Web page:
The most complete chronicle of the Fifty Shades offenses can be found by scrolling back through my Twitter profile, but I'd be remiss if I didn't collect all those thoughts into one official verdict.  So, we need to talk about a few key issues...

1. Fifty Shades of Grey is not a particularly interesting film. 
It's likely that if you weren't one of the many predisposed to seeing the film theatrically, that this was the verdict that decisively kept you from becoming as "curious" as the posters demanded. For a film revolving around a BDSM relationship, Fifty Shades is a milquetoast affair with little to offer in the way of controversy. Just as Christian Grey (Jamie Dornan) is all business, so is the film's engagement in its "love" story.  It's shot in a way that feels corporate chic: all sleek lines and shiny surfaces, covering contours with the flair of a luxury car commercial...but that's not the real problem.

 The real problem? The towering bore? His name is Jamie Dornan. Where Dakota Johnson actually manages to be minorly charming (however daft her character may be), Dornan's very appearance reads almost like he thinks he's playing an android or some other manufactured bit of artificial intelligence.  Ultron may be sexier than Jamie Dornan.  As Grey, Dornan has no presence, no real power, no draw, no charisma.  When he speaks he can't make the lines - however cheesy - sound like they're coming from a human. When he stands he looks uncomfortably dropped in from a catalog. When he propositions Ana? It's hard to fathom why she would ever consider accepting. Which brings us to...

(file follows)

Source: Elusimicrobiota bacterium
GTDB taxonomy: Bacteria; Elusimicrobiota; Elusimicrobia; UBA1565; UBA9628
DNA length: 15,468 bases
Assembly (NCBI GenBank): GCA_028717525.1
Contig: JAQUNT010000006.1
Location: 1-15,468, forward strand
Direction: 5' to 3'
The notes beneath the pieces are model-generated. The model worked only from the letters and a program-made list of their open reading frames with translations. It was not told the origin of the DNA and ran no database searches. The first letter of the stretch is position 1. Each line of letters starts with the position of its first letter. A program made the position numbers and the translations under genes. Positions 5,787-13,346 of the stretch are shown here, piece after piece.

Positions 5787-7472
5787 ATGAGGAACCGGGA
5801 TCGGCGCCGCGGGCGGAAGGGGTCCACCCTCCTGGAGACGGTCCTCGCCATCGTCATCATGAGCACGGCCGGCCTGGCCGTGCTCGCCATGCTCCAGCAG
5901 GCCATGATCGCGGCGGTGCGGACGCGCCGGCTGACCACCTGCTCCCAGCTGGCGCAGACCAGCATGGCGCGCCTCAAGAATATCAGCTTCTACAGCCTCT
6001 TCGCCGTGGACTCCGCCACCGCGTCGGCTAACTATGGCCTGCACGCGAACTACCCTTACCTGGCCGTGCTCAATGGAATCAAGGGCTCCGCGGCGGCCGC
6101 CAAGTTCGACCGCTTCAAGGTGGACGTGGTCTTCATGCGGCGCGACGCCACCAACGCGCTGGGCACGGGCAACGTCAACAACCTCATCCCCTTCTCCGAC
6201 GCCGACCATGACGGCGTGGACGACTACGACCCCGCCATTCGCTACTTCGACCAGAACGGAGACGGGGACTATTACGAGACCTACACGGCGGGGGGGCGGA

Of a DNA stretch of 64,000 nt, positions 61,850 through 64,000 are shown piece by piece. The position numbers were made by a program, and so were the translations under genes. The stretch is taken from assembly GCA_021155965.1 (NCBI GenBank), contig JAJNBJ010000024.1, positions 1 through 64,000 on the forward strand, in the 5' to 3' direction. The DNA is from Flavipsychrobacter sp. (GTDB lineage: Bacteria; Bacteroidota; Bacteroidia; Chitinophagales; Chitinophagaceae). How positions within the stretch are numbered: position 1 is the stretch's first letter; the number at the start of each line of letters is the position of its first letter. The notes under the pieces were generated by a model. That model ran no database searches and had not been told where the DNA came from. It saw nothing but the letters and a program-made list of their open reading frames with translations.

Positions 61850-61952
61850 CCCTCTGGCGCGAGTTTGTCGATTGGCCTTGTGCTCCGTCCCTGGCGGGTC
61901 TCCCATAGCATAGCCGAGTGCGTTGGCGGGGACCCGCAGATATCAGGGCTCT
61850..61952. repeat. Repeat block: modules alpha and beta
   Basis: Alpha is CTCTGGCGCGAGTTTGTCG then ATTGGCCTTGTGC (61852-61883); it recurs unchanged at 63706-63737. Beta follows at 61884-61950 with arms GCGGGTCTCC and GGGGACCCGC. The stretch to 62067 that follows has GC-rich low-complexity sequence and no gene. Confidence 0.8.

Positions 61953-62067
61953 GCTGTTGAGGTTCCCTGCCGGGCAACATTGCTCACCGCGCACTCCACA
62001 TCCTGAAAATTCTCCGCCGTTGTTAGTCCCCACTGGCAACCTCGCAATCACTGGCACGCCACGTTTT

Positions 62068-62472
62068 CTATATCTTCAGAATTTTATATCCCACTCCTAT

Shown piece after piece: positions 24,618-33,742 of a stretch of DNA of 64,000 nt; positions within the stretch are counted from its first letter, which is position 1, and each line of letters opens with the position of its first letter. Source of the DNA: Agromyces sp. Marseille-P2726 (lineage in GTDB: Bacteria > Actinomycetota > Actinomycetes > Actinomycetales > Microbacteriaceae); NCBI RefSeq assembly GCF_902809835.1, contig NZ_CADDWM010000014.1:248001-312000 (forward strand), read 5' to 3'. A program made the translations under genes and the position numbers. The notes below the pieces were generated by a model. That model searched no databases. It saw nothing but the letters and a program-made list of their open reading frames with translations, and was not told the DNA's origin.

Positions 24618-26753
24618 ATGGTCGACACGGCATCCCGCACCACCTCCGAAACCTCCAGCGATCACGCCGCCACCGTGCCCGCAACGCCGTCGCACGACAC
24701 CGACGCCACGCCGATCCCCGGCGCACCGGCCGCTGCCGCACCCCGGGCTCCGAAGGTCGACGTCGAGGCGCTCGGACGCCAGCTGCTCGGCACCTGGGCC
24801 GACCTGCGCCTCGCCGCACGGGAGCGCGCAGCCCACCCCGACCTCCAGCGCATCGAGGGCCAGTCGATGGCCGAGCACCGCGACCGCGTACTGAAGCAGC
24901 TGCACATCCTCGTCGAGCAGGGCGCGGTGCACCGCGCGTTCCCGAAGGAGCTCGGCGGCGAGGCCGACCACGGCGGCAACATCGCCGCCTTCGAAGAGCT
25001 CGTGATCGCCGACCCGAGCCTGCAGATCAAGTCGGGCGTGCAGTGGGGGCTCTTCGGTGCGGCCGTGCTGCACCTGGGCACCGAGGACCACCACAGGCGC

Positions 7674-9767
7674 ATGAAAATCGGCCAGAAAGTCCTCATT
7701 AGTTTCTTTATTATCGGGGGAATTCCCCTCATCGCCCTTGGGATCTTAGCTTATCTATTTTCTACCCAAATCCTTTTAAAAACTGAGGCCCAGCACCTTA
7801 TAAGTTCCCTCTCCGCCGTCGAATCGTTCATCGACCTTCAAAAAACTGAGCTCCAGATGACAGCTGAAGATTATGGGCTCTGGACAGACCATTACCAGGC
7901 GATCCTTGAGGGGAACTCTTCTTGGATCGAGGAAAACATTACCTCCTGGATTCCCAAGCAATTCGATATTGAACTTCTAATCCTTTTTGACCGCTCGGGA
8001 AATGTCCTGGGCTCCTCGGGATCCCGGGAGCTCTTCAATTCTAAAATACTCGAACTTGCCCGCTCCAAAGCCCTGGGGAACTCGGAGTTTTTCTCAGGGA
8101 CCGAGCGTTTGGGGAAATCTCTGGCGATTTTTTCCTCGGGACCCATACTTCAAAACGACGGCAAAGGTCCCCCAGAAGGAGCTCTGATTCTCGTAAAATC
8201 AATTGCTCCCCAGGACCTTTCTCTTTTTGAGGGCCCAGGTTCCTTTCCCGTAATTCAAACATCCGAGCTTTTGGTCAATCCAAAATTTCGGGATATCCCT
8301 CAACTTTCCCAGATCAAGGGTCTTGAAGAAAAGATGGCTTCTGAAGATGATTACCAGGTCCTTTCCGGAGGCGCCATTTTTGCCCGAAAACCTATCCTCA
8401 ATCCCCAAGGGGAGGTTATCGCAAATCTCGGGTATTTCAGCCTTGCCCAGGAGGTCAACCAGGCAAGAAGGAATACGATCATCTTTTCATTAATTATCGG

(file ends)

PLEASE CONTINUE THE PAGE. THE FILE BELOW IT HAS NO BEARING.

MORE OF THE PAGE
2. Fifty Shades of Grey is not a particularly "sexy" film.
Though its cast is reasonably attractive and its subject matter fascinating, Fifty Shades feels like it hits about a PG-13 level of eroticism. Let's put it this way: the grilled cheese sandwich in Chef was more erotic than the dirtiest scenes of this film, and for all the fuss made about the number of minutes spent following these crazy kids in the sack, each sex scene felt shot almost as a repetition. There's little that really changes, and the rhythms of their relationship scan as a sort of paint by numbers variation on S&M that's simply uninteresting.  While, again, much of this can be chalked up to the complete lack of chemistry between Dornan and Johnson, something has gone seriously wrong when a film that advertises its pride in "going there" can't seem to understand how best to shoot and edit naked folk.